What is claimed is:

' 1. A conveyor system comprising a. a circulating conveying and carrying element having a generally round cross-section,

b. support means operatively associated with said circulating element to define. a predetermined. conveying path thereof;

0. means for attaching loads to said circulating element; and

cl. a plurality of carrier bodies each having an opening to receive and surround said circulating element, at least one of said carrier bodies being provided with said means for attaching loads to said circulating element, said carrier bodies having ,a generally cylindrical shape and being arranged to substantially cover said circulating conveying element so as to form a substantially continuous flexible sleeve composed of a substantially continuous sequence of said carrier bodies, at least some of said bodies each having a convex head end portion and a concave tail end portion, each of said end portions having a substantially spherical shape, said bodies being arranged on said circulating element in a substantially continuous head-to-tail sequence.

2. The system claimed in claim 1, wherein one end portion of said carrier bodies is provided with a metal face.

Patent Citations
Cited PatentFiling datePublication dateApplicantTitle
US1704150 *Mar 3, 1927Mar 5, 1929Riley Ralph JSprocket wheel
US1922141 *Sep 12, 1932Aug 15, 1933Ramsey SmithConveyer
US2146689 *Feb 7, 1938Feb 7, 1939Simon AbramBelt conveyer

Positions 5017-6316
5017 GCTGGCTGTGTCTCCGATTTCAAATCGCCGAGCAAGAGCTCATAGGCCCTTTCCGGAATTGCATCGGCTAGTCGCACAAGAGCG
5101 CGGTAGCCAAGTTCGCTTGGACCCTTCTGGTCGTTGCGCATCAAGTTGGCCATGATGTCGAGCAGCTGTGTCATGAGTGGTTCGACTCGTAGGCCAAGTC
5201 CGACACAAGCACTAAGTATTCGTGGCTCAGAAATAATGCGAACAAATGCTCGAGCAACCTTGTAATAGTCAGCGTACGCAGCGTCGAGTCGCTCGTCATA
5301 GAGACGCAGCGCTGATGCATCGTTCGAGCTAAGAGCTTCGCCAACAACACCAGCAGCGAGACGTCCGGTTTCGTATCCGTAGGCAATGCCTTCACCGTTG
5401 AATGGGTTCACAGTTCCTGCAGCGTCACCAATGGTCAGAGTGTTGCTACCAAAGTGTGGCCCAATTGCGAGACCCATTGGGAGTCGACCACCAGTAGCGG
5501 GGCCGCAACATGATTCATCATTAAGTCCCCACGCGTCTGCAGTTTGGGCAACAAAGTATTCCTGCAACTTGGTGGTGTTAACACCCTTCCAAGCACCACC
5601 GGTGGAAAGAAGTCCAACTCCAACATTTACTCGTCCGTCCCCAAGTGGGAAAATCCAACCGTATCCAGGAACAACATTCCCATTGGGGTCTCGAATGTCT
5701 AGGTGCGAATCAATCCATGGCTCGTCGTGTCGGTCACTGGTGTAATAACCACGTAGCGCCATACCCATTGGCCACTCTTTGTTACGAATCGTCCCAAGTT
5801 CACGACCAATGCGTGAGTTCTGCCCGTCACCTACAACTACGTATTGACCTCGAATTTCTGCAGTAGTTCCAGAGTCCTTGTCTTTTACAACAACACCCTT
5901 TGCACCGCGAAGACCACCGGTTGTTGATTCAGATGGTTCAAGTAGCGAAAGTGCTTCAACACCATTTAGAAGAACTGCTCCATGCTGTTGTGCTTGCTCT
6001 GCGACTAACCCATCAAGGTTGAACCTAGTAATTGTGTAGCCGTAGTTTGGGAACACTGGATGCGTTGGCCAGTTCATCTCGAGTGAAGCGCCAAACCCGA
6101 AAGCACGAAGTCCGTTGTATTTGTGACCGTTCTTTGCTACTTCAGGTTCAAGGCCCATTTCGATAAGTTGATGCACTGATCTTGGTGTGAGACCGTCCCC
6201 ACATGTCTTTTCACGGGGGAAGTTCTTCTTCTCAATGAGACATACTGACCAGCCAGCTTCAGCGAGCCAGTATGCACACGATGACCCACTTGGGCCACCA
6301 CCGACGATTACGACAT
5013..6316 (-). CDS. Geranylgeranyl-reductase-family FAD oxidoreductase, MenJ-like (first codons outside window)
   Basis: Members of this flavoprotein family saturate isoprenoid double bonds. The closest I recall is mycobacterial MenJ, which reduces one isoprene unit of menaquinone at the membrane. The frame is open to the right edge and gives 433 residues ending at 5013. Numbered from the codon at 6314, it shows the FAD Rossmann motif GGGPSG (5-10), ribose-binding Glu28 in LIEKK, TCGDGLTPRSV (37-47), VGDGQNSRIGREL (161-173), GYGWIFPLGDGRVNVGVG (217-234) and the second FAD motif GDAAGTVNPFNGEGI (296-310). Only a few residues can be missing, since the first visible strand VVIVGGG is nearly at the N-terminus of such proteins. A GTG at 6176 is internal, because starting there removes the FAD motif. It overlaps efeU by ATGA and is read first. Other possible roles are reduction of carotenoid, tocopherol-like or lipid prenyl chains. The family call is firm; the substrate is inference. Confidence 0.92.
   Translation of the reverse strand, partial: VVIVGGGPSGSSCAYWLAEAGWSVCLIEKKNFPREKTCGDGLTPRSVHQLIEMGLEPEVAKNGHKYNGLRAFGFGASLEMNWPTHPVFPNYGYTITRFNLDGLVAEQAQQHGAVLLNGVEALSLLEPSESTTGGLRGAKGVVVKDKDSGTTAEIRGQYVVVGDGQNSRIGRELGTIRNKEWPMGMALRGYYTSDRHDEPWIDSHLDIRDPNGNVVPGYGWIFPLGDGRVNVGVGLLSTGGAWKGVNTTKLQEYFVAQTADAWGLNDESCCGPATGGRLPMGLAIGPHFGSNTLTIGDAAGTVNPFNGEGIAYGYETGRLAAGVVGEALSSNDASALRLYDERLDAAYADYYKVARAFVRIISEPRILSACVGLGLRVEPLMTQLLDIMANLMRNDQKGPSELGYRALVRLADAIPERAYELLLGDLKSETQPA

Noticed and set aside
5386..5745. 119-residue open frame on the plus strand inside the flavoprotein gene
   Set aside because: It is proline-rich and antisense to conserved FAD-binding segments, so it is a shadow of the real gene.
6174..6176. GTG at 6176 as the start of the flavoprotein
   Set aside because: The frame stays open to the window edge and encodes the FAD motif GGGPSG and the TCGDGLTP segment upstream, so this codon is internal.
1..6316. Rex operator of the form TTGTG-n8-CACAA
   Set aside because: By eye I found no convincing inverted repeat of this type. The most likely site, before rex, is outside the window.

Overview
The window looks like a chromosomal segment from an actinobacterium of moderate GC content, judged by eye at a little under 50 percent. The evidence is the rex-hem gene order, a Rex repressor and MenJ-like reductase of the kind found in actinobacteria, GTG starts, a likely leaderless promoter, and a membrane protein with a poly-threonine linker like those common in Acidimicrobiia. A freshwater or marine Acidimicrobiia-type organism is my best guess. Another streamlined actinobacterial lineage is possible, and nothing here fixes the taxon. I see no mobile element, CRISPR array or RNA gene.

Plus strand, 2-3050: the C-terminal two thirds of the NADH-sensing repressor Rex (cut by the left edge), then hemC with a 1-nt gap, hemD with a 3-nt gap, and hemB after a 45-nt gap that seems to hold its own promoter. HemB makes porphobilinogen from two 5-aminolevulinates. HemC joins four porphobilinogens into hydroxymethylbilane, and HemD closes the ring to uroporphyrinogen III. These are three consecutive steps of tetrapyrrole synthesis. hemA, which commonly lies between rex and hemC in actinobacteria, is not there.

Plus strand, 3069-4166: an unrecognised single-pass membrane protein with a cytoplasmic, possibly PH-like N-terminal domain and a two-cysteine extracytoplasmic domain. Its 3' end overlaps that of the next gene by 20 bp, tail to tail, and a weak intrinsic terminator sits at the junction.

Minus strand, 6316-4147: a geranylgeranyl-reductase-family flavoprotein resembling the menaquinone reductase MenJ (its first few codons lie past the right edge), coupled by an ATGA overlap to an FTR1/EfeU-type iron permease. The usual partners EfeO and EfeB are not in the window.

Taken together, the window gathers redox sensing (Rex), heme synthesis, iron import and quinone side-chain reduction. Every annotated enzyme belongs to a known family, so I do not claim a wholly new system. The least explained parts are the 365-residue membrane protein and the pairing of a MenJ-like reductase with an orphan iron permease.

US2156353 *Oct 11, 1937May 2, 1939WmCable conveyer
US2349578 *Apr 27, 1942May 23, 1944Ellen Verner GConveying mechanism
US2695702 *Jun 9, 1950Nov 30, 1954Ellen Verner GConveyer construction
US3422950 *Aug 29, 1966Jan 21, 1969Terlinden & CoConveyor
US3563203 *Jun 11, 1969Feb 16, 1971Purex Corp LtdSpray chamber apparatus having protected conveyor means
US3744618 *May 26, 1971Jul 10, 1973Eudier MChain conveyors
Referenced by
Citing PatentFiling datePublication dateApplicantTitle
US4520732 *Jun 24, 1983Jun 4, 1985Anton SchwarzkopfAmusement ride
US4724772 *Sep 3, 1984Feb 16, 1988Harald KrogsrudDevice for towing loads
Classifications
U.S. Classification198/685, 104/173.1
International ClassificationB61B12/12, B65G17/20, B61B12/00, B61B12/02
Cooperative ClassificationB65G2201/02, B61B12/127, B65G17/20, B65G2812/02396, B61B12/02
European ClassificationB65G17/20, B61B12/12D, B61B12/02